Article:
2015 Expedition: How is there so much life?

Aquarium researchers and staff are on expedition to the remote Phoenix Islands Protected Area (PIPA) to study the natural history of the islands, surrounding reefs and connecting open water ecosystems. Research on the 2015 expedition will directly inform the management and maintenance of this world-renowned MPA. Today's post comes from Rob Lasley.

Kamil Kemer, the ship’s Turkish boson, knows what he’s doing. With over 20 years of experience at sea, he is full of knowledge on knots, weather and beyond. “Secure everything tonight... The sea is no joke,” Kemer said one evening before going to bed. A couple hours later, the ship rolled like mad. He was right. He knows the sea. And yet, every day when I return to the Hanse Explorer with dead coral heads and begin the slow process of chiseling out every small animal that lives inside, Kemer looks on with wonder. “How is there so much life?” he asked. The question, from someone so familiar with the ocean, is inspiring. I cannot even begin to answer it, especially not in a short blog, so I’ll focus on why the question arose: the life. Biodiversity, that is, and there is a lot of it.

Photo: Sangeeta Mangubhai
A typical day on the Hanse begins with an early morning splash onto a reef after a short ride on a Zodiac (everything before that is grogginess and daze). Most folks, scientists included, focus on what is apparent immediately after the splash: the charismatic reef fish, sharks aplenty (small ones, moms), and corals of numerous types, textures, colors, and morphologies. However, to resist these immediate treasures and to sink and shrink below, into deep crevices and between lobes of living and dead corals, is to find where most marine diversity lies. Squirming, writhing, snapping and clicking, invertebrates make up the bulk of marine diversity. There are millions of species. Many or most are completely unknown, and at best they are only known as a name, without any additional information on diet, behavior, evolution, etc. As such, marine invertebrate biodiversity is as mysterious as deep outer space, except with abundant life of every conceivable shape and color.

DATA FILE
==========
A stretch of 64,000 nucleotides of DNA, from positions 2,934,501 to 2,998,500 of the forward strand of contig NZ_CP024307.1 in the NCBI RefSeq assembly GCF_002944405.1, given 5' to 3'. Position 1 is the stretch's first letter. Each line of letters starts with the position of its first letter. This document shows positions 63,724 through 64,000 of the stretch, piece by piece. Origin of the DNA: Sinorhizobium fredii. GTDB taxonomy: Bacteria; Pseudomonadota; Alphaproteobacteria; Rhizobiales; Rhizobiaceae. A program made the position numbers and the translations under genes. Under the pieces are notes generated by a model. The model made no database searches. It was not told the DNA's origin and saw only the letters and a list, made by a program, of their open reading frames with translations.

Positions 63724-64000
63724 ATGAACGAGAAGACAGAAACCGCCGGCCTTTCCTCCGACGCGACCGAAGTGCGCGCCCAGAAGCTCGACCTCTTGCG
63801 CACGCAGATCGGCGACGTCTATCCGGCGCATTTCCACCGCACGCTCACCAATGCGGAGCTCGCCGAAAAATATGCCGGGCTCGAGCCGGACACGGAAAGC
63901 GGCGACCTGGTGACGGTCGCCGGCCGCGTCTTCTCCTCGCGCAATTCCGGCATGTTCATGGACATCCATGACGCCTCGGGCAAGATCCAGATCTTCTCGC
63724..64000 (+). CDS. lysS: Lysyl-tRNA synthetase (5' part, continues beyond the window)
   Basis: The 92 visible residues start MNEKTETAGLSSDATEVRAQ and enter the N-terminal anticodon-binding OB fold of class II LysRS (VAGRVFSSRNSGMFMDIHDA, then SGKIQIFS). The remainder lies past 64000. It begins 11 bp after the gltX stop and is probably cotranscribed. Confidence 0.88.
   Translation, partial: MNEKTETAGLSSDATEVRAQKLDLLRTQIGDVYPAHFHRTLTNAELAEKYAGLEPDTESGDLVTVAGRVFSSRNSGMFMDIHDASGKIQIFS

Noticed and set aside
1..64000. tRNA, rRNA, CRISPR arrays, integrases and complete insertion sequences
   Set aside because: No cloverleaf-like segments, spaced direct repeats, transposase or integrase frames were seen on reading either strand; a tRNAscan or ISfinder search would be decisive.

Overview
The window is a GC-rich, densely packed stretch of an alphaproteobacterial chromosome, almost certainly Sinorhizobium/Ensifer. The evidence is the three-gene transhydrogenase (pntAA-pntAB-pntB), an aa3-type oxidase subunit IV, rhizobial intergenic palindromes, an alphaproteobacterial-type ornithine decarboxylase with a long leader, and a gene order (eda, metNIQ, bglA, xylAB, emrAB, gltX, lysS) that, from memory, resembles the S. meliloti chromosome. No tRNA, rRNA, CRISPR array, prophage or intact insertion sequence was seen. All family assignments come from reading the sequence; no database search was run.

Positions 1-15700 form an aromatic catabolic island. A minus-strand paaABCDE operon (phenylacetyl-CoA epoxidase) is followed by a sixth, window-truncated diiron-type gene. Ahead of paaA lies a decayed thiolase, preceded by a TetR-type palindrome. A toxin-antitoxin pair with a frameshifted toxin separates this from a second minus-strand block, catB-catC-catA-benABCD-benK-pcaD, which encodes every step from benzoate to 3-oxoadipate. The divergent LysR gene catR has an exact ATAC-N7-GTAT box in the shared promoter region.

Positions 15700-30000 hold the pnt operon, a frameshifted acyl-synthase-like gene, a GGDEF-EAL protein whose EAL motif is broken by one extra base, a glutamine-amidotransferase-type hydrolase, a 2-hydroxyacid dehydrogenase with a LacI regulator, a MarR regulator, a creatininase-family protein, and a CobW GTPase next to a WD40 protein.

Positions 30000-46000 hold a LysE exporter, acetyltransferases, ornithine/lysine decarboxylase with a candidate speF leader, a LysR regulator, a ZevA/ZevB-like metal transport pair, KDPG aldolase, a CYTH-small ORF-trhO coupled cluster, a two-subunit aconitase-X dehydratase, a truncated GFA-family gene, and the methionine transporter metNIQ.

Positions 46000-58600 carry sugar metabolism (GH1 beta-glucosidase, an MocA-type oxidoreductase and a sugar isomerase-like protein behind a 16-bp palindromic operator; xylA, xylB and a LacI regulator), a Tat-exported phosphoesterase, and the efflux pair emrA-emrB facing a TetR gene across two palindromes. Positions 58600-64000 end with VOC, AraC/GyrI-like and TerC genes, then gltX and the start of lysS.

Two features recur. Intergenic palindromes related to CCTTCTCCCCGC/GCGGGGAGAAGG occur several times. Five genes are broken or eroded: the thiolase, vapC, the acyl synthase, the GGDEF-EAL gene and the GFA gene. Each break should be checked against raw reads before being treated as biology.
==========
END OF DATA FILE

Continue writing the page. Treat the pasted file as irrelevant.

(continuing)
"My job is to document the unknown invertebrate diversity of the Phoenix Islands." 

My job is to document the unknown invertebrate diversity of the Phoenix Islands. The task is impossible, but try we must, and science has shaped the goal into something reasonable and quantitative. On each island, one of my responsibilities is to collect dead coral heads. This probably sounds like a weird thing to do, but I can explain. The skeleton of many types of corals, such as Pocilopora, comprise numerous flattened, finger-like projections and lobes. When a coral head dies, its hard skeleton remains, and the nooks and holes between the lobes are prime real estate. Everybody wants to move in. After a few postmortem weeks or months, a dead coral head will be full of snapping shrimp, porcelain crabs, cone snails, polychaete worms, and many, many relatives. Collecting and documenting these diverse apartment buildings from the fore reef of each island provides a good slice of comparable biodiversity.